Wednesday, March 4, 2009

Lazy World Of CGI

In that interview in the previous entry, Alan Moore basically expressed what I've long been frustrated with, that is the extent to which CGI is being used in movies. It's true that there are movies that wouldn't have been possible without the advent of computer graphics, but I think the usage of CGI has become increasingly reckless and less thoughtful.

This kind of led me to thinking, what if several famous movies from the past - long before every household could afford a PC, or even before it was invented - were made today?

1. In Star Wars Episode IV, C3PO would be a CGI character. We'd never hear of an actor named Anthony Daniels.

2. In Jaws, Bruce would be a CGI shark. The production would have been on schedule and within budget.

3. John Carpenter's The Thing would feature CGI monsters, and the Blair Monster in the end sequence would become a reality.

4. Linda Blair's transformation in The Exorcist would probably be quicker on screen just to show off what CGI can do.

5. Ray Harryhausen would be out of a job.

Consider this. There wouldn't be any human mime artistry to C3PO. The CGI robot would just follow the exact motion-capture movements of an English butler. There is no sense of awe such as in seeing the wonder of human talent in putting together a metal-like suit that fits a slim actor, so flawless in its design that it doesn't give away any seams.

Seeing a CGI shark (Deep Blue Sea is the prime example), no matter how perfect the computer simulation, just isn't the same as wondering how they made the mechanical shark so life-like. And the fact that you know the mechanical shark is a physical presence on set and on screen, that it's really Robert Shaw caught in its munching jaws.

It's the same with The Thing and The Exorcist, that what occupies real physical space is somehow more believable and relatable to us than something you know isn't really there but was drawn in later.

The biggest draw of old-school special effects, as opposed to computer generated images, is the "How did they do it" factor. Those old enough to recall seeing Clash Of The Titans for the first time would surely remember the jaw-dropping amazement of seeing those mythical creatures come to life in stop-motion animation. Of course, it all looks hokey now compared to today's smoothly executed CGI, but the level of wonder cannot be replaced.

The first two films with CGI that I remember ever being truly awed by, were The Mask and Jurassic Park. We literally queued for miles to get tickets for those movies. They were the first time anyone's seen CGI done on a huge scale, although Robert Zemeckis's Death Becomes Her predated both movies. But these two movies relied almost entirely on CGI.

Then, filmmakers started using CGI to do stuff just because they could. Reason and necessity went right out the window. I found the highway chase in The Matrix Reloaded utterly boring, compared to say the ones in Bullit or even Ronin. You know that in the latter two, they were real stuntmen choreographing and coordinating the real set-pieces for real close shaves. No CGI were added.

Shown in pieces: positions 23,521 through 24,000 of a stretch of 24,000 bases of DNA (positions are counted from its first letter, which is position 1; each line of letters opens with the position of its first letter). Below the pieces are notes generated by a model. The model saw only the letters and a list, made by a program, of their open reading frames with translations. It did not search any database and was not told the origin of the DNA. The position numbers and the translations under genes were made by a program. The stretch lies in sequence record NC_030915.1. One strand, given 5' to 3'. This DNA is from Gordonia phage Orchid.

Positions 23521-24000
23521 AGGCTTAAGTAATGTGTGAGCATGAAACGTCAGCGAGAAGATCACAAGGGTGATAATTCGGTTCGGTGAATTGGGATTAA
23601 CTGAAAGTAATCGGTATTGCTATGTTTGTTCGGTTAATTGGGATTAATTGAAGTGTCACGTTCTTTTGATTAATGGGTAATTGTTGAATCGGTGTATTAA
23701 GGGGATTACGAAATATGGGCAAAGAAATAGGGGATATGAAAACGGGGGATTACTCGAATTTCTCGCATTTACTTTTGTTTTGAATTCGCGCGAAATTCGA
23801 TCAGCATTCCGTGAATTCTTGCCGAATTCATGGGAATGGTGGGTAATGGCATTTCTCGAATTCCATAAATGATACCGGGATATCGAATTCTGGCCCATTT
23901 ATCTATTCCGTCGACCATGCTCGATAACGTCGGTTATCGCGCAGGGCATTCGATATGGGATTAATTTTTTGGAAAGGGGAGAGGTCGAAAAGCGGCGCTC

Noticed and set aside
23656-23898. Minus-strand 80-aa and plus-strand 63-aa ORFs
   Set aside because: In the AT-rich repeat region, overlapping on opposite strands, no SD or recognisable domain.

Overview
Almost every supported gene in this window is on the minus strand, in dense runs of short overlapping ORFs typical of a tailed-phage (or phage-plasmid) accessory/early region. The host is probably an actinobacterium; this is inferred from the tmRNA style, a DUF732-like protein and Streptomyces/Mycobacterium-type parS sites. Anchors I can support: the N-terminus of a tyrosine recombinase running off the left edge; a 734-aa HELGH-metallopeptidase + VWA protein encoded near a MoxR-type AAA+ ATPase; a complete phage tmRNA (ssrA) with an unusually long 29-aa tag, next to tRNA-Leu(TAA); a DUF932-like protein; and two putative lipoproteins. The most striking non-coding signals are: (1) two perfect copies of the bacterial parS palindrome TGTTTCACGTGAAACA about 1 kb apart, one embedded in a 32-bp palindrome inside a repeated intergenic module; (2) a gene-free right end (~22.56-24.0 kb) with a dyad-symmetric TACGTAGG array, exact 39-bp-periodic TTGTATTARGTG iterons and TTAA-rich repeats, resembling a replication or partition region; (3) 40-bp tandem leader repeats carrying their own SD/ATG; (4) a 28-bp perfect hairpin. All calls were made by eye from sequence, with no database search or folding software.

Two things I particularly hate seeing nowadays are the camera going underneath a truck or some big vehicle in a chase scene, and a piece of something flying towards the camera in an explosion. You just know that they're fake when you see it.

The only filmmaker whom I think uses CGI smartly is Zemeckis. Death Becomes Her being the only exception, his CGI is never showy (see Contact for a good example) and used out of pure necessity (like removing Gary Sinise's legs in Forrest Gump).

Not only does the rampant use of CGI destroy imagination and thought, I think it also breeds repetition. How many times have you seen the chase scene and explosion examples that I mentioned above? How many warring hordes clashing on an open plain do we need to witness?

I think the careless way filmmakers have plunged into the world of CGI has saturated the amazement we get from seeing the impossible on screen and bred laziness in terms of conception of ideas and basic creativity. It's reached a point where there has got to be something more.

But to be fair, I'm speaking as a person who grew up witnessing the advent of computer graphics and it's eventual takeover of traditional special effects. Therefore I have a certain amount of bias due to nostalgia. I can't speak for the generation who grew up seeing CGI and never knew a time when special effects were painstakingly created with clay, stop-motion animation, hydraulics, double exposure, forced perspective, matte paintings, etc. I won't purport to know how it is for them.

For me, the real wonder is still seeing something like the train sequence in Jean-Pierre Melville's Le Cercle Rouge (The Red Circle). From a close shot of the interiors of the carriage, it pans out and away from the window until you see the whole train chugging along the tracks, and the camera continues to follow the window from a distance for some while.

That, for me, takes real effort, talent and imagination.

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